User:Z3374116

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Revision as of 15:06, 21 May 2015 by Z3374116 (talk | contribs)

--Z3374116 (talk) 16:44, 12 March 2015 (EST)

Attendance

Lab 1: --Z3374116 (talk) 16:35, 12 March 2015 (EST)

Lab 2: --Z3374116 (talk) 16:40, 19 March 2015 (EST)

Lab 3:

Lab 4: --Z3374116 (talk) 16:19, 2 April 2015 (EST)

Lab 5:

Lab 6: --Z3374116 (talk) 16:01, 23 April 2015 (EST)

Lab 7: --Z3374116 (talk) 16:06, 30 April 2015 (EST)

Lab 8: --Z3374116 (talk) 17:13, 7 May 2015 (EST)

Lab 9: --Z3374116 (talk) 16:48, 14 May 2015 (EST)

Lab 10:

Individual Lab Assessments

Lab Assessment 1

Cyanobacterial cell death.png[1]

Later stage cyanobacterial cell death visualized by the TUNEL assay.

Lab Assessment 2

This Research article explains the achievement of reaching a spatial differentiation which is not limited to light as well as introducing the new and highly technological Super Resolution Florescence Microscopy methods. It addresses the benefits and advances made within the present time and past in regards to optical microscopes leading to the birth of Super resolution fluorescence microscopy techniques. This article focuses mainly on the different branches and types of Super Resolution Microscopy and their different parameters and uses in cell biology observations.

The article addresses the limitations of current optical microscopy, mostly about the diffraction which light undergoes when observing things in high magnification. Super Resolution Florescence Microscopy has managed to overcome these light diffraction barriers providing high resolution imagery as well as being able to observe specimens and structures in a live sample in comparison to other methods.[2]

Lab Assessment 3

Article 1

Research article breaks down the main components of Elastin describing its characteristics. Observations on the alternating hydrophobic and cross-linking characteristics within Elastin are described. Focuses on explaining in depth the basis of self-organizational ability of elastin-based polypeptides and how the information from them can possibly assist in developing self-assembling biomaterials.

<pubmed>11911775</pubmed>

Article 2

<pubmed>25811498</pubmed>

Article 3

This article focuses on investigating the mechanisms behind the elastic fiber assembly via observing the molecular interactions between 'elastin' and 'microfibrillar' components using solid-phase binding assays. Observations found that the major cross-linking region in elastin is formed by association of domains encoded by exons 10.19 and 25 of tropoelastin.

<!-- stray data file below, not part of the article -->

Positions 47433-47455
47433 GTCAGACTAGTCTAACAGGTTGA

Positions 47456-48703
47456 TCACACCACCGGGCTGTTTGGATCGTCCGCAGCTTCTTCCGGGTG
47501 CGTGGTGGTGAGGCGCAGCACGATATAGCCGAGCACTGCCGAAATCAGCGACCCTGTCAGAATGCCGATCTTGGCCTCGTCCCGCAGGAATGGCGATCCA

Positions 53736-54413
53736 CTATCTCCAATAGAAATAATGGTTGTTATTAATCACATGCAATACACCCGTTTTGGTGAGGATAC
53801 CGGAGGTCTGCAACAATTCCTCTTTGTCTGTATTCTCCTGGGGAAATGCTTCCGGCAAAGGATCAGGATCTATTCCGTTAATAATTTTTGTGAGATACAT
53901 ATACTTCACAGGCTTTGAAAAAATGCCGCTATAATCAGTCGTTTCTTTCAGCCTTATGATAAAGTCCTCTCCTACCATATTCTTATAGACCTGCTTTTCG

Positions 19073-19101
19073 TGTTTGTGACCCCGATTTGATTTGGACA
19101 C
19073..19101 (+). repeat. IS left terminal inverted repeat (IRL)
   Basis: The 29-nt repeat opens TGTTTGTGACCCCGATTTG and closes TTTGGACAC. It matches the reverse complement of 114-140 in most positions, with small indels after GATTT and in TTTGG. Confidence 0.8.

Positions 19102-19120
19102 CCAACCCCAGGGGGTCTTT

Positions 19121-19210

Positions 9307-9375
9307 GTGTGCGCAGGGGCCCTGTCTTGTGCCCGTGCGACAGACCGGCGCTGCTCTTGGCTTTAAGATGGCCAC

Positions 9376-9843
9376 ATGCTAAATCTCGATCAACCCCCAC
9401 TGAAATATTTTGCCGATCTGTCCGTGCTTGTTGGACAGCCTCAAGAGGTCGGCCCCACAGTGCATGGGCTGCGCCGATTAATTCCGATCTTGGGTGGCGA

<pubmed>8575256</pubmed>

Article 4

<pubmed>1648323</pubmed>

Article 5

<pubmed>18228265</pubmed>

Lab Assessment 5

Count of Undifferentiated B35 Cells of Different Phenotypes.PNG

Graph representing the phenotypic changes of control B35 cells as well as overexpressed Tm4 (Tropomyosin 4) B35 cells.

Lab Assessment 6

1.Identify an antibody that can been used in your group's extracellular matrix project.

Anti-Elastin Antibody (ab21610)

2. Identify the species deriving the antibody.

Rabbits

3. Identify the working concentration for the antibody.

Application / Dilution

IHC-FoFr 1/50 ~ 1/100

ELISA 1/1000 ~ 1/2000

4. Identify a secondary antibody that could be used with this antibody.

FITC-conjugated secondary antibody

5. Identify a paper that has used this antibody.

<pubmed>PMC3351119</pubmed>

Peer Review Assessment

Group 1

Straight away, the wiki-page is visibly pleasing. The information seems to be organized well under their respective subheadings as well as broken down nicely within their sections to avoid mass clumping of information. It was nice to have an introduction that described simply the function and structure of Proteoglycans, and it was also great to see that you have mentioned which specific topics you will be talking about throughout the page. The history section was used greatly to break down previous, current and future possibilities in research with Proteoglycans as well as a nicely broken down section on structure. I think that the text under the subheading 'structure' can be improved by maybe incorporating some bolding of words (would look simpler and less like a wall of text). Love the table that was used in your project for structure as well as how you broke down the individual components and proceeded to describe them, giving us the reader the most information.

I think maybe you might want to add more information on the synthesis of Proteoglycans, maybe add a video or even a flow diagram, but overall it is well done. I also think that your 'Disease' section is slightly lengthy and too much of a wall of text in comparison to your other sections, the amount of text in this section is overwhelming compared to that in the others (which means you did significant research). Great citation and all your images seem to follow the correct guidelines provided by Mark!

Great job overall! Keep at it!


References

Reference

  1. <pubmed>23822984</pubmed>
  2. <pubmed>19489737</pubmed>


Useful Resources

Resources
Pubmed
PLoS
Mark Hills Test Page

Cells Eukaryotes and Prokaryotes

PMID 25513760

<pubmed>25513760</pubmed> <pubmed>25754732</pubmed>